Ed Griffith says:

      I am solidly with Jim on this. Recall when you first made this argument in the 1970s. Nothing was to be gained or learned with getting empty VFR experience, especially scud running. You and your Dad did save lives.

      Thus I can say the only time I have ever disagreed with you in many years of writing was when you said you made a mistake, but it turned out you were really right all along.

  8. Mike
    Mike says:

    I think Steve has it right. Based on my experience it comes down to the number of trips pilots fly. If you only fly once a month (like me these days) you have to find other ways to stay proficient. I fly a simulator with a demanding CFII every once in a while just to keep my skills sharp. I also file IFR on almost every flight. That being said, I also don’t launch into really bad WX when I haven’t flown in a while. As far as complexity and thinking of an autopilot as required equipment. I tend to disagree. I think way too manny pilots relly on the AP. What happens when the tech toys fail? Can you keep the plates spinning? If you can’t, should you be flying IFR in the first place?

  9. Schaps
    Schaps says:

    aside from the good comments concerning recent experience in IFR conditions ( actual or simulated), remember that the majority of GA aircraft can cope with only the “easiest” of IFR conditions- certainly no icing etc. The capabilities of both pilot and machine should be considered in flight planning. Obvious but needs to be reinforced…

  10. Charles Lloyd
    Charles Lloyd says:

    I got my instrument rating in the late 60s and can now see what Richard is describing in hand flying an aircraft in a much simpler airspace of that time versus today. In addition the aircraft are faster today and can cross more weather systems than we did back then in a single flight.

    For the first two years after the installation of a Garmin 430 in 1999, I slowly learned how to use this complex and capable navigation system. It has all the capabilities of most business flight management systems. There is no question that you must understand how to program a modern day navigator.

    IFR flying in the system today for a single pilot operations is a complex challenge and my operations requirement is to not to fly IMC flight longer than one hour without an autopilot. There is just too much going on in today’s environment that requires attention to stay on the safe side of the equation.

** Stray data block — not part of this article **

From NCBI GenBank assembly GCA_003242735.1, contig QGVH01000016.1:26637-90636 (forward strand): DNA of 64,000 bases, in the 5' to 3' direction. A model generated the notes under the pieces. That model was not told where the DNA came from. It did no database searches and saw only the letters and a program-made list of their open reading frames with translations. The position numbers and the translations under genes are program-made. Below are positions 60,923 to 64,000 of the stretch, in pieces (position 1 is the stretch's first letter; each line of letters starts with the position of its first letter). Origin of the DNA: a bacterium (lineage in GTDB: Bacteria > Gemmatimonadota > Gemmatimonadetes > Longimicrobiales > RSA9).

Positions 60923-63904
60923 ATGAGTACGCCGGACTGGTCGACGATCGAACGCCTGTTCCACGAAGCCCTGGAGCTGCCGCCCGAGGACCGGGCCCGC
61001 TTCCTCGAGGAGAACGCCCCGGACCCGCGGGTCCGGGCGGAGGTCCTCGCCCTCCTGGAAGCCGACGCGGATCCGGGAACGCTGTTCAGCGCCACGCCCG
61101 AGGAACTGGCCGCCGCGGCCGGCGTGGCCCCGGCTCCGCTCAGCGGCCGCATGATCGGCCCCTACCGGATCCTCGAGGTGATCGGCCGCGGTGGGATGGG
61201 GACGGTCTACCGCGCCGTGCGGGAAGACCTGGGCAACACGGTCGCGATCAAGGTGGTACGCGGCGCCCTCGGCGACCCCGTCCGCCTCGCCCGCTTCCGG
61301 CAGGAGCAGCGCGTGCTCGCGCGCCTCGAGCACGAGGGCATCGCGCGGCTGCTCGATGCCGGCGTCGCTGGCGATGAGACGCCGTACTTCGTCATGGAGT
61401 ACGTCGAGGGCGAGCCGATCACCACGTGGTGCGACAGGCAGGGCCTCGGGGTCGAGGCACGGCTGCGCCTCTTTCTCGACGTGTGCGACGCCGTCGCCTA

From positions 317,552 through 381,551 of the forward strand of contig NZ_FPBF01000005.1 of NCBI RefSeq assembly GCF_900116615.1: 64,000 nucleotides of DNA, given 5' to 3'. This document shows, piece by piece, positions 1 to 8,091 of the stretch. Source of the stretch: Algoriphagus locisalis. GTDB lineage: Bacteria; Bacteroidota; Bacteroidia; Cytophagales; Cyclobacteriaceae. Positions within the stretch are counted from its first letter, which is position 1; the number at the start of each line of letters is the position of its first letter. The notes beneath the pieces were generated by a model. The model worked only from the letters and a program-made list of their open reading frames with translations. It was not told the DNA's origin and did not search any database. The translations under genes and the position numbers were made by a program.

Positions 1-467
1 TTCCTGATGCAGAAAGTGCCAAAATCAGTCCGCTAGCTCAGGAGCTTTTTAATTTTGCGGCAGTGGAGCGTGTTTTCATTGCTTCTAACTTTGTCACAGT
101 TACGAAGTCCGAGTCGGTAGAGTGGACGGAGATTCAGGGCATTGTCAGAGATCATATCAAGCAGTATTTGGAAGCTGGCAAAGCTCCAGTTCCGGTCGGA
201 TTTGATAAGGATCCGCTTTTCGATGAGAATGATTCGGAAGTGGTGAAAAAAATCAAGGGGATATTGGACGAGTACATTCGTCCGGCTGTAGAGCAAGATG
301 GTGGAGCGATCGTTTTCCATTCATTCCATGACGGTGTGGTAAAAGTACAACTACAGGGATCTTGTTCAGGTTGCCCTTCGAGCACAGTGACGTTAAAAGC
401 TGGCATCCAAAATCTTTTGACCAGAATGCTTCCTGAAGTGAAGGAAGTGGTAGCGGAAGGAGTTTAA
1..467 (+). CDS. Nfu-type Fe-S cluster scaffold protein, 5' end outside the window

11. Mike
    Mike says:

    I guess I should consider myself blessed that I have been operating in the busy NYC ATC environment for all of my flying. To me, ATC is nothing more than a resource. A co-pilot of sourts. It’s when I am not talking to them that I get nurvous. :-) know your equipment, know your limits and always have an out. :-)

  12. Van Rush
    Van Rush says:

    Using a sophisticated (for its time)Flight Director in a Bonanza, I was in the VOR procedure turn inbound at Jonesboro, Arkansas when it failed. I would shortly be at minimum altitude and not yet seeing the ground. The right wing was down in the turn and suddenly I felt pressure on the control wheel and lost some altitude before returning to level flight. But I could see the ground now through wispy scud while Jonesboro Radio was telling me visibility was improving a little. I had lost enough altitude to be below minimums already but, since I knew the flat terrain I was flying over, I plowed ahead. Shortly the end of the runway appeared and I was almost on it. I never tried to shoot completely another autopilot approach.

  13. Dale K Brooks
    Dale K Brooks says:

    I’m an over the road trucker, and I see many parallels between aviating and trucking. To me, it boils down to a very simple (perhaps oversimplified) principle: “Technology is no substitute for training.” Electronic devices, just like their mechanical predecessors, will fail. And Murphy’s law dictates that the failure will occur at the most inopportune moments. Whether flying or driving, those who were well-trained without the technology are able to cope when the technology fails. We tend to keep the “Y2K compliant” stuff with us – maps, charts, etc. We plan our route using both the technology and the old stuff. Seems to work pretty well.

    By the way, if you think dealing with the FAA can be aggravating, try dealing with the FMCSA. Case in point: a number of years ago, Congress ordered the FMCSA to write a standard for obtaining a CDL. Instead of walking across the hall (so to speak) to consult their aviation bretheren, they decided to have at it. The result was laughable. The subjects required had little to do with driving, but the truly nonsensical part was the prospective driver wasn’t required to demonstrate that he/she could actually drive a truck! No in-cab training (or even a road test) was required. “They walk among us, they talk among us, and the truly scary part is – they reproduce!”

  14. William T.
    William T. says: